"Is there a bowl?"
In these sentences が is used instead of は.
Lots of sentences on this course do this, and it should be corrected for beginners or else they will learn incorrectly and build bad habits.
は is a topic particle but if you are asking if an object is present you don't use は、 its always が。unless there's a special condition.
Even though your comment has 103 upvotes, and even though none of the 12 other comments posted since you wrote yours nine months ago have disagreed with you, I'm still going to take the risk and disagree...
I can't say I share the same view as yours at all. In this sentence (and in the other interrogative sentences of this particular kind), to me は seems much more natural to use than が.
(I am just a fellow learner though. However, I'm still fairly certain about this.) ^^
は＆が will throw off even native speakers sometimes, and it really, really depends. In a conversation you can bring most of subjects with は and they're subsequently referred to with が, unless a specific emphasis is made.
It really doesn't help the case that in some cases は can hijack the spot of に or で as well.
Using があります is one of the first things you learn if you ever take a proper japanese course. You should research before posting.
True, some verbs just require determined particles. あります uses が, there isn't so much to talk about here, just if one want to make things more complex than it should be.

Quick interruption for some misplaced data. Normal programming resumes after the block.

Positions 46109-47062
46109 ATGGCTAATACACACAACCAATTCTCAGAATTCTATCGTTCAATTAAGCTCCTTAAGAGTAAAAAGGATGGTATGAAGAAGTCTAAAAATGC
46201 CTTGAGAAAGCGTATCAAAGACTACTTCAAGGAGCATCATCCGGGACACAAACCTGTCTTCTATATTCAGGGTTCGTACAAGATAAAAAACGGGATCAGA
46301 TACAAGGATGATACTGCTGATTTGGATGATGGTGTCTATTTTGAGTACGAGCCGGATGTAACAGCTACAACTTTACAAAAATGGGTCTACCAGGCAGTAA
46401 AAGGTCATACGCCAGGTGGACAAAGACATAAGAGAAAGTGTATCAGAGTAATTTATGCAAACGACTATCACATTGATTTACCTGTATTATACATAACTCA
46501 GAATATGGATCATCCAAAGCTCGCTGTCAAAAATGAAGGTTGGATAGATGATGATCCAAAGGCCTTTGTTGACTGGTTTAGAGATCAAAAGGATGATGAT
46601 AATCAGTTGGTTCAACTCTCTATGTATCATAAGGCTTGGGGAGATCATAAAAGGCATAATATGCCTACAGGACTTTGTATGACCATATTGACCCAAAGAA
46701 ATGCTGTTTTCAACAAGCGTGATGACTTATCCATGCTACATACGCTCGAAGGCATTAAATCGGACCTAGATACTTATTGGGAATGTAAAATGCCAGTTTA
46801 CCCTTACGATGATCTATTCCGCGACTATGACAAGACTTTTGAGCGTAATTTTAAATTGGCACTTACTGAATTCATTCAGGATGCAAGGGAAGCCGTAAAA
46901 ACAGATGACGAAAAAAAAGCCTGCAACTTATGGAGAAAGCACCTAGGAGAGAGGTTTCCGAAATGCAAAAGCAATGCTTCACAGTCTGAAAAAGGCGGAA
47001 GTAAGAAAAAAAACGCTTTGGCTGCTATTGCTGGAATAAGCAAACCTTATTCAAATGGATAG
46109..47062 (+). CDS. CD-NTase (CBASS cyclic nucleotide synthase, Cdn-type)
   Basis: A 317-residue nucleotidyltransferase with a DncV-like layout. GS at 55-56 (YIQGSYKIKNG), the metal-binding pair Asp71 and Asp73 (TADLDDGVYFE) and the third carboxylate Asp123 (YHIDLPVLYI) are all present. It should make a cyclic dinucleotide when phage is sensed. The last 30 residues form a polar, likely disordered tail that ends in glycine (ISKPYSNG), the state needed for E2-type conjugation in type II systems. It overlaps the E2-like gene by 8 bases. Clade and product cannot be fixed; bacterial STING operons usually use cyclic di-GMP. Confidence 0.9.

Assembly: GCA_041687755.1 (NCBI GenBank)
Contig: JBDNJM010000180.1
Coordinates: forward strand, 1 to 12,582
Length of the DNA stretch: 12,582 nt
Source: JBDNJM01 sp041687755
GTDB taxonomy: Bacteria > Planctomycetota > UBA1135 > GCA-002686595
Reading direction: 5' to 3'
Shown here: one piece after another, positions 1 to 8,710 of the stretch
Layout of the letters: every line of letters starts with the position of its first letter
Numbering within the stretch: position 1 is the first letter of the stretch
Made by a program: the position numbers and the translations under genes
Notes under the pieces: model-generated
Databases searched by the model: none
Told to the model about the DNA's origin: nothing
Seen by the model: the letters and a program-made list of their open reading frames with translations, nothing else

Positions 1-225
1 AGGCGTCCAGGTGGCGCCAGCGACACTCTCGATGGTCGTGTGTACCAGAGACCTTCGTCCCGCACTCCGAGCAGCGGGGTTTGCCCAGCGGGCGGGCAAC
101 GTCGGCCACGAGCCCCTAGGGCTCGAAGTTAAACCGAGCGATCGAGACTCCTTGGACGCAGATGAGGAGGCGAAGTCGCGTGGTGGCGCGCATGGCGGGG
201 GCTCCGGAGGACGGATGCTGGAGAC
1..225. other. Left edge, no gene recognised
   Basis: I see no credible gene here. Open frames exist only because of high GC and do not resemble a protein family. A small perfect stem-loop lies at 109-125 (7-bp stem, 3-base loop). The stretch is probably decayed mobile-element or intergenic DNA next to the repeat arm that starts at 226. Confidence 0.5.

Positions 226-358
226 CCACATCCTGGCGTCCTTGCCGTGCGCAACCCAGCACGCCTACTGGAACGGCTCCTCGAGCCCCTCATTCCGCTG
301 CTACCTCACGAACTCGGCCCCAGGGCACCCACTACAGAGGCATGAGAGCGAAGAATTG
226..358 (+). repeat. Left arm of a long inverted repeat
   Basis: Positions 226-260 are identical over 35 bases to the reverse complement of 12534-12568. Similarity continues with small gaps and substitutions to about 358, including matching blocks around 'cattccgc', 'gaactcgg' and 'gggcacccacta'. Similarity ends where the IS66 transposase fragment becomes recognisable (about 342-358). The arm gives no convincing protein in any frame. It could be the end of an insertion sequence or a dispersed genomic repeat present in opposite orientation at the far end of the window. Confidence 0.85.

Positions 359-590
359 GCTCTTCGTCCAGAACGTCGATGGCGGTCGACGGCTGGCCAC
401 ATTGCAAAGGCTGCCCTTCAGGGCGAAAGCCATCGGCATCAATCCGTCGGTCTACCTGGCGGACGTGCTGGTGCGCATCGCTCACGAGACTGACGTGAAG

What if I told you that you both are right and that the use of は/が is dependent on our favorite c word?
life tip: don't try to assert firm positions about things you know little to nothing about, especially when there's a host of evidence proving you incorrect.
While I do agree that many of the sentences in Duolingo use は/が in weird ways, I think this specific sentence is fine the way it is.
The difference is small but,
ちゃわんはありますか (Is there a bowl? [Referring to the existence of a bowl])
(Xは)ちゃわんがありますか (Is there a bowl? [In possesion of X, remember that each sentence normally has a noun marked by は whether it be explicit or implied])
Now, of course the first sentence would rarely be used (seeing that we would normally ask this question to see if someone or someplace posesses bowls), but with the lack of our favorite c word, the first would be just as valid. More vivid examples to follow to kinda show what I'm trying to say.
えっ？トイレはありましたか？(What? There was a toilet?) (あなたは)カギがありますか？(Do you have the keys?) エッフェル塔はパリにありますか？(Is the Eiffel Tower in Paris?) (あなたは)ペンがありますか？(Do you have a pen?)
I got marked wrong, I omitted "wa", trying to be more colloquial (since i didn't have "ga" available). I don't have strong feelings on whether this should be accepted, just thought I'd mention in case someone else had thoughts on this
I thought chawan refered to a tea cup, could this sentence be interpreted as asking for a cup of tea?
Chawans are not exactly teacups, but larger and rounder tea bowls usually used for matcha. A yunomi is a teacup
Chawan should not have been used here. It's not really natural and they are, as the name implies, explicitly for tea. They are bowls however, not cups.
To me が is used when being specific. Like are there any bowls in the kitchen. This is different from using は which is more general. Without context it's hard to say which is correct, but が seems more natural if you're just saying ちゃわんがありますか。